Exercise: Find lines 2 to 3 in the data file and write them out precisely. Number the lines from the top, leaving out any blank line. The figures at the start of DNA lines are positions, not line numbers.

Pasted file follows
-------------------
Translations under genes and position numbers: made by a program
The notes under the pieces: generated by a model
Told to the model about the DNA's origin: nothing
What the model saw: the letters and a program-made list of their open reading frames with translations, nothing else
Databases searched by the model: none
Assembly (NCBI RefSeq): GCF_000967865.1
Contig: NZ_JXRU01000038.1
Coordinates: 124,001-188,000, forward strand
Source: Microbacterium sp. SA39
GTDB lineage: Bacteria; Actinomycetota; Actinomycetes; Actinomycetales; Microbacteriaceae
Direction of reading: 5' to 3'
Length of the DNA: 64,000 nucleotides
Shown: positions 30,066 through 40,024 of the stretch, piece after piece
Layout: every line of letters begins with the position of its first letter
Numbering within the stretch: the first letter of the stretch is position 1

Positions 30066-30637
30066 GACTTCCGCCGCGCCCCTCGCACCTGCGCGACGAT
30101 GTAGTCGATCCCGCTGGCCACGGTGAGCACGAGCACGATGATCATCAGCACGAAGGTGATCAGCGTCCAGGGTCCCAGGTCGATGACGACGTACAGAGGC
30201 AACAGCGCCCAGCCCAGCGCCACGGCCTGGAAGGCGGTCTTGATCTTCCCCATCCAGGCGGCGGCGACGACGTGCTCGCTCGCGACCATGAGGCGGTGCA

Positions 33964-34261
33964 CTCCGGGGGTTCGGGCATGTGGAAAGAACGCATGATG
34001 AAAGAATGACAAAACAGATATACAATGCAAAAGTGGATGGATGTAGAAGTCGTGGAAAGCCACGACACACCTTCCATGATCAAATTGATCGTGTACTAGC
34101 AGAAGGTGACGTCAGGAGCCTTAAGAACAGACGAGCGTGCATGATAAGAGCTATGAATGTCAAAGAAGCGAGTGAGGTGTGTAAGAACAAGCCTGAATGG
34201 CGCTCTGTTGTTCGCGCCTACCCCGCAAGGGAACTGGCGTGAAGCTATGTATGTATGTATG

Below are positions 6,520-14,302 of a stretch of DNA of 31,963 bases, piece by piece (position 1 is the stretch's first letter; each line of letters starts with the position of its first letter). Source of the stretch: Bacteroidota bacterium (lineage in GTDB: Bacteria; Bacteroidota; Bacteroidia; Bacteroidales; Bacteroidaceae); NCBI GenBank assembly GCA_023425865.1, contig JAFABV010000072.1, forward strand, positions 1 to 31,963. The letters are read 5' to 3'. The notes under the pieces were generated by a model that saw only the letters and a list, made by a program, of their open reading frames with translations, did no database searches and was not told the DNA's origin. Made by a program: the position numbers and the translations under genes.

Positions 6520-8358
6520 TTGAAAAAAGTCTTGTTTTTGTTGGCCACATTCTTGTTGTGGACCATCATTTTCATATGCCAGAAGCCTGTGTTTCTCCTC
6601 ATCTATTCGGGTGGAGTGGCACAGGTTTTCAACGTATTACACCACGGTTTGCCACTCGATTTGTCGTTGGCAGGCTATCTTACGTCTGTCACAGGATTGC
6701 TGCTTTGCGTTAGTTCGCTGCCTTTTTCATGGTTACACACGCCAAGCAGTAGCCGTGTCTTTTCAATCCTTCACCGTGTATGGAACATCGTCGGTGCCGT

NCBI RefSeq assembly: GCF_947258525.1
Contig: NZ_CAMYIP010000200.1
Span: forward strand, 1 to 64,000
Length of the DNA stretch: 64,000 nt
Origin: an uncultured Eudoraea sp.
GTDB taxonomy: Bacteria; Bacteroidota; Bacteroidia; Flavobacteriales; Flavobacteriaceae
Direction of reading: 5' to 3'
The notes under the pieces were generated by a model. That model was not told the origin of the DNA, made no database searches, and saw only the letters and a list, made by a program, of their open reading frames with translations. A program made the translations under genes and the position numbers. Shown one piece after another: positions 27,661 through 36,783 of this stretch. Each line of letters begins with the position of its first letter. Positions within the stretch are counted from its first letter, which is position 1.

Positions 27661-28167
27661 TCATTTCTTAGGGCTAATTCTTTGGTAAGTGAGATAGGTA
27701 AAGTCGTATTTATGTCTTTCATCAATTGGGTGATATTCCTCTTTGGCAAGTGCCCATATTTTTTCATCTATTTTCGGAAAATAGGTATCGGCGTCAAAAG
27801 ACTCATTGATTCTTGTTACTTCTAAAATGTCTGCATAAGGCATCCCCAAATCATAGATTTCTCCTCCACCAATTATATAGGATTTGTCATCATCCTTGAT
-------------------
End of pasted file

The notes under the pieces: generated by a model
Told to the model about the DNA's origin: nothing